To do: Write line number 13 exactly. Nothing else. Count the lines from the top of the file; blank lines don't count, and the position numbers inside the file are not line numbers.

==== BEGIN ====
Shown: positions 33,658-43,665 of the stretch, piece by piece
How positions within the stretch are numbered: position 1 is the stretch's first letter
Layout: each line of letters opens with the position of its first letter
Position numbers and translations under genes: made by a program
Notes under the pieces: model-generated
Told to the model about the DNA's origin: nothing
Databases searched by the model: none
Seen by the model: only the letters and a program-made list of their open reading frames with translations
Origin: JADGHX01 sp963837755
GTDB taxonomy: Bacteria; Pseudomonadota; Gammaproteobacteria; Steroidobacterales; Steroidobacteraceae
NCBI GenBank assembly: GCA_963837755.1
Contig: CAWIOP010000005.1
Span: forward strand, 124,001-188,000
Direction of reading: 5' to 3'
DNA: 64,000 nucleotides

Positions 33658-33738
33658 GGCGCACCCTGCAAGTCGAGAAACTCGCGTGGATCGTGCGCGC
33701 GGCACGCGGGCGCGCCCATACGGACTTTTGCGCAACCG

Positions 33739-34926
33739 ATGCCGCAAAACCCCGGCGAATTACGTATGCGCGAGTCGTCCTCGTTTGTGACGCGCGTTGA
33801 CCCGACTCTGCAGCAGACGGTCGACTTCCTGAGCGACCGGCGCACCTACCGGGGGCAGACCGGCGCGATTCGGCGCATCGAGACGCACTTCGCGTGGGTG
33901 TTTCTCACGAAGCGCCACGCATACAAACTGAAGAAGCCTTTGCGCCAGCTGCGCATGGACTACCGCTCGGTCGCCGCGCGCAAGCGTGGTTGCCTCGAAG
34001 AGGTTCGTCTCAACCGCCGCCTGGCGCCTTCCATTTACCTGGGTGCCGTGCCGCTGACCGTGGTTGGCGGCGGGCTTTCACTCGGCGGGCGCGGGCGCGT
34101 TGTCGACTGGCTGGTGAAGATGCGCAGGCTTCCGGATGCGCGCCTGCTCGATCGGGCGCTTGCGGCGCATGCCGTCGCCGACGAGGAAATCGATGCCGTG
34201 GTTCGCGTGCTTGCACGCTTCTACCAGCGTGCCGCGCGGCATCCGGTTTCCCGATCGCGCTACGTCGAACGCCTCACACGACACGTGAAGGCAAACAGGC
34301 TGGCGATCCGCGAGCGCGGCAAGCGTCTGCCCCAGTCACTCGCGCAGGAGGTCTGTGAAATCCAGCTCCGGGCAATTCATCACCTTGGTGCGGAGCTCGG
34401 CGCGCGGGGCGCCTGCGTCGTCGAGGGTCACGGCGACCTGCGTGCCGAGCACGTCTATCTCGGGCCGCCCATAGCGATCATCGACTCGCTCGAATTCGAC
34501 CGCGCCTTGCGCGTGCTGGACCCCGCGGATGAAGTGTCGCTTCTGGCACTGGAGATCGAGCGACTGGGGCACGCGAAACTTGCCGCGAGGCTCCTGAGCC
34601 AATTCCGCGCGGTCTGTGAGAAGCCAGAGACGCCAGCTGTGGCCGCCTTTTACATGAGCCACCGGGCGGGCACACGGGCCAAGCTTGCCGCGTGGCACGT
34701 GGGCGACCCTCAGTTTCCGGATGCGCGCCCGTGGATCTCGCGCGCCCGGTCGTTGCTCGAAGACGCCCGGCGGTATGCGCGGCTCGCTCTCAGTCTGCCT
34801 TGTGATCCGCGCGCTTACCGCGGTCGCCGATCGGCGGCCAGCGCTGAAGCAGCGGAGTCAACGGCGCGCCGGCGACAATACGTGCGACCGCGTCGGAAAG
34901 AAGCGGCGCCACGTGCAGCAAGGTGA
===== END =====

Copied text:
Span: forward strand, 124,001-188,000